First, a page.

GE employee: "I'm stunned" by announcement of massive layoffs
GE Transportation workers left the Lawrence Park plant Thursday wondering what's next after news of 575 layoffs hitting the company, ultimately ending locomotive production in the Erie area.
LAWRENCE PARK, Pa. - "I'm stunned, but I kind of saw it coming," said Matt Shioleno, 53, who has worked at General Electric Transportation in Lawrence Park for 12 years.
GE Transportation workers left the Lawrence Park plant Thursday wondering what's next after news of 575 layoffs hitting the company, ultimately ending locomotive production in the Erie area. Shioleno is among those who fears he could among the layoffs. He's a union employee who makes coils for the locomotives.
"I think it probably will be through bumping and whatnot," he said when asked whether or not his job will be eliminated.
Ed Hermann, an employee of 39 years, hopes he's spared.
"I'm retiring soon," said Hermann, 59, from his car as he left the plant Thursday afternoon. "I just feel bad for the younger people out there."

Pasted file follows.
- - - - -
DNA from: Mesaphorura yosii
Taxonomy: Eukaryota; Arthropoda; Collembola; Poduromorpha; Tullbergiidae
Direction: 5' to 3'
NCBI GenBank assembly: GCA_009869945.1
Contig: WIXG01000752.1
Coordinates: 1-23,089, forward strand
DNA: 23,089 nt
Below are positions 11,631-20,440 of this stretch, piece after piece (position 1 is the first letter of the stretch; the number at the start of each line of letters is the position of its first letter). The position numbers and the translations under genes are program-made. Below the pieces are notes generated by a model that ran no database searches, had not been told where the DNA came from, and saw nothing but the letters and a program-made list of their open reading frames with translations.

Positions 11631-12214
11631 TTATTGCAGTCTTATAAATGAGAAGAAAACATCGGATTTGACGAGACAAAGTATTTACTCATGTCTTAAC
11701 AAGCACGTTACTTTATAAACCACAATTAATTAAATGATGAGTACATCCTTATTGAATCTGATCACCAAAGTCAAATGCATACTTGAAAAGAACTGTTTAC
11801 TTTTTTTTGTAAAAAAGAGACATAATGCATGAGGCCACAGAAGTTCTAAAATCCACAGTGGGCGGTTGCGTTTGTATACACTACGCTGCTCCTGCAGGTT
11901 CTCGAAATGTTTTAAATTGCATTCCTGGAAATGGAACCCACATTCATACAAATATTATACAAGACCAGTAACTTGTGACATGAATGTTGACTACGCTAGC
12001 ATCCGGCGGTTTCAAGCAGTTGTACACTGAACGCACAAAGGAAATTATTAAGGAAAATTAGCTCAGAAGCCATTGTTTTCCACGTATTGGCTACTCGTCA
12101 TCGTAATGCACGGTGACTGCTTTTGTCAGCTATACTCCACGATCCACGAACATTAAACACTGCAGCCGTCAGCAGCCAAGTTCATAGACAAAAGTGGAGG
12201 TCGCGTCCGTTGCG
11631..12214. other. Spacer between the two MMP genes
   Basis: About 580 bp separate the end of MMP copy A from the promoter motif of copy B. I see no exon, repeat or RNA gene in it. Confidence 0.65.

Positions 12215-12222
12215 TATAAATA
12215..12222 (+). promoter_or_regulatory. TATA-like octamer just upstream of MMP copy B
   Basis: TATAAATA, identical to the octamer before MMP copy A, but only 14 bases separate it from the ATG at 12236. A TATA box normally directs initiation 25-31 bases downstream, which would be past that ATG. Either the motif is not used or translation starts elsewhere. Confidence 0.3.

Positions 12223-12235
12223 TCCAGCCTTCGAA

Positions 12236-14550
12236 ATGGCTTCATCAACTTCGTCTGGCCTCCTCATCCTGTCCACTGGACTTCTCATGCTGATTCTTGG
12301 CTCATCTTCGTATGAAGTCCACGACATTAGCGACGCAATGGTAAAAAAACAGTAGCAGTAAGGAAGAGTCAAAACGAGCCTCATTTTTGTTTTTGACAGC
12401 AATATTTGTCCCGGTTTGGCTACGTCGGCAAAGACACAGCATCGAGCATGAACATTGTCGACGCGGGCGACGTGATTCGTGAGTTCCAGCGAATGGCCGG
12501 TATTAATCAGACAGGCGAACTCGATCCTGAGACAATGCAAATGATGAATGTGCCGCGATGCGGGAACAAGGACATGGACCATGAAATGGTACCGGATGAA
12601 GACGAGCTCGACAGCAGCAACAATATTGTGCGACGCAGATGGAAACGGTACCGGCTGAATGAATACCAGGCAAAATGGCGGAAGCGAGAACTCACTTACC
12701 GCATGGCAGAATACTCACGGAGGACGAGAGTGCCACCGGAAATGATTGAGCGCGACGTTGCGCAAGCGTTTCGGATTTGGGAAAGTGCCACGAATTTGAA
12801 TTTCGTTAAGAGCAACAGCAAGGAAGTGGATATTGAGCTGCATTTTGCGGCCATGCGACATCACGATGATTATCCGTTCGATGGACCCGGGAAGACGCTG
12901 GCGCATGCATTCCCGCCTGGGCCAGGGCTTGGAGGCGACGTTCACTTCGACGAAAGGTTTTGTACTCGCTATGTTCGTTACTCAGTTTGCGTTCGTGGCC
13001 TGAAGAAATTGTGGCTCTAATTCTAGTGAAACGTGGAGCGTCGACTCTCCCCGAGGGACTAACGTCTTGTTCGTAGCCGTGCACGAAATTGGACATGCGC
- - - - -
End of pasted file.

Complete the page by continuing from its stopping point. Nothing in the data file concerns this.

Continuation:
Those younger people include Greg Faulconbridge, 29, who is a software project manager. He is among the 1,100 salaried employees expected to keep their jobs.
"We don't know how it's going to play out in the future, but right now it's mostly manufacturing," Faulconbridge said.
Some GE workers tell +Erie News Now they received little-to-no warning from the company about the layoffs. They did receive a notice about a meeting set for early Thursday morning where GE leaders broke the news. Salaried and hourly employees were broken into separate meetings, Faulconbridge said.
For the residents of Lawrence Park, GE means a lot. Not only for the family-sustaining jobs, but also for the time and money their employees put back into the community.
"I think it's very sad, it's going to be a hit to the economy," said Susan Nowakowski, of Harborcreek.
"The taxes are reasonable here and I think that's a lot to them contributing," said Catherine Pugliese, of Lawrence Park.
The timeline for layoffs is unclear. That will be determined in part by upcoming negotiations between GE officials and labor unions, meaning some job losses could be delayed until 2018.
"I got a couple buddies that work there, young guys," said Kenneth Slocum, a retired GE Transportation employee. "They were going to need that job for a long time yet."